This book starts to get weird very early. An assemblage of people come to a grim old place nineteen years after the murder of a child. One of them wakes up outside, convinced that someone called Anna has been shot and that the murderer has pressed a compass upon him, murmuring “East.” He finds his way back to Blackheath but has complete amnesia. He discovers that he is a doctor called Sebastian Bell, and the compass has his initials on it. So far, so good.
Then he/we start reliving this day, but ... Bell finds that he’s inhabited by someone else, and throughout all the mayhem that follows, that someone else transfers into other guests who are radically different. There’s a fat old lord, an ageing lawyer, a mad artist etc. The point of this exercise is to discover who killed Evelyn Hardcastle, the daughter of the house who’s just returned from Paris. A mysterious figure dressed as a Plague Doctor, complete with beaked porcelain mask wants to know. There is a malevolent footman about, whose aim seems to be to kill people.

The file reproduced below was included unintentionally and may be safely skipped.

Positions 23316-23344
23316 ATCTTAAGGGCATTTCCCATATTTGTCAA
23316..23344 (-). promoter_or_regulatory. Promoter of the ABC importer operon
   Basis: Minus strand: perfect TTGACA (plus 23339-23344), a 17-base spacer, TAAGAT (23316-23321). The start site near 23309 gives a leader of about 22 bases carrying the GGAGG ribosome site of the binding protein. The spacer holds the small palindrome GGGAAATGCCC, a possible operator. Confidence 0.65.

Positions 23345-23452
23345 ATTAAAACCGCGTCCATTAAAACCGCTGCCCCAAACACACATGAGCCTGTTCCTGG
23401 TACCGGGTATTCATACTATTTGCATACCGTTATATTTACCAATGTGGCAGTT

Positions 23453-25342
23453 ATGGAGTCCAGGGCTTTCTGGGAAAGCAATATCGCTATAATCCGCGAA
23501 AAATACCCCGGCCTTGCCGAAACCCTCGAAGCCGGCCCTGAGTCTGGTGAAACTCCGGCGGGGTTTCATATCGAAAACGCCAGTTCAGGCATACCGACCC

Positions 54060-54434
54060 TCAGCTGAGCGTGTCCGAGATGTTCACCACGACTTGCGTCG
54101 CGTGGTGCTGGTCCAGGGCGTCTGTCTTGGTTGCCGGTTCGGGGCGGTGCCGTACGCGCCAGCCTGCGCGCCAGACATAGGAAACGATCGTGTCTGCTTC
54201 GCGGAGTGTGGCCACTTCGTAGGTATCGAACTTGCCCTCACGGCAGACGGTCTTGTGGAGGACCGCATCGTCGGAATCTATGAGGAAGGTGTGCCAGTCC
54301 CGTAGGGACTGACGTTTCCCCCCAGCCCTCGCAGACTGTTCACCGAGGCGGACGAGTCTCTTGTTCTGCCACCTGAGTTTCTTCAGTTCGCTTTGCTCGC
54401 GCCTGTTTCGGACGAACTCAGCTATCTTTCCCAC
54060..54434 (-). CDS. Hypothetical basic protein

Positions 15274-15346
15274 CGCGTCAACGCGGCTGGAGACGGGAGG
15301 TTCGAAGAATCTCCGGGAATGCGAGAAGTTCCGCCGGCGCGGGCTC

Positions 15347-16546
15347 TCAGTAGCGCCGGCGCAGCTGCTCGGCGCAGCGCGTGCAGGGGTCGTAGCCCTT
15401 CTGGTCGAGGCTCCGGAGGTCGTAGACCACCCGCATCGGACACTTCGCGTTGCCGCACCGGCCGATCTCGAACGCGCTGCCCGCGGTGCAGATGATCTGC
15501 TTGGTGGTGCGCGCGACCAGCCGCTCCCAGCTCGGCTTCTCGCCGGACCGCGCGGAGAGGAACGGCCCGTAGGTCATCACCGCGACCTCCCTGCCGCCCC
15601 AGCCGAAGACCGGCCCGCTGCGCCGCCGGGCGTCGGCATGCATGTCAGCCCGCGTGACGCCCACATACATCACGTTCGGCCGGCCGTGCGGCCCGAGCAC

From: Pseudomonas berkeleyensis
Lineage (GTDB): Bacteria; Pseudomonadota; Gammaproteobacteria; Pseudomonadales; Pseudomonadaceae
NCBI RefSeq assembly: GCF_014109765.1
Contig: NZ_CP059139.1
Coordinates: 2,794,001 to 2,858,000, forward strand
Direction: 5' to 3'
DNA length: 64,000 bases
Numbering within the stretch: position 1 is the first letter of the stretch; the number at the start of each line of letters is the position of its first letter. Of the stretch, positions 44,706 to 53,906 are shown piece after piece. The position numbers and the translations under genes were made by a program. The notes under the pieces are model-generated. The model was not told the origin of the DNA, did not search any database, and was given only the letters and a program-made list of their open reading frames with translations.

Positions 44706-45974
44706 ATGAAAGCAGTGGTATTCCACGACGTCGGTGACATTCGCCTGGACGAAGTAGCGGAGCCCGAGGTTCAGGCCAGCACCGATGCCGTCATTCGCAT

It’s all very confusing at first, but once you accept the bizarre premise, it becomes strangely compelling, as the “someone” turns out to be Aiden Bishop. The author does a really good job of keeping us on the edge of our seats as the story unfolds. On the way, moral questions about what a person will do to achieve a desired result crop up. As Aiden transfers into other bodies to live the same day over again, gaining deeper knowledge each time, the question becomes whether an evil person can rehabilitate and whether trust is the right response.
It’s devilishly clever. Top marks for plotting. But in the gloomy atmosphere where terrible things happen, it’s not for the faint-hearted.
This book blew my mind. It is utterly original and unique. I couldn't get it out of my head for days afterwards (Sophie Hannah, bestselling author)
A brilliantly original high concept murder mystery from a fantastic new talent: Gosford Park meets Groundhog Day, by way of Agatha Christie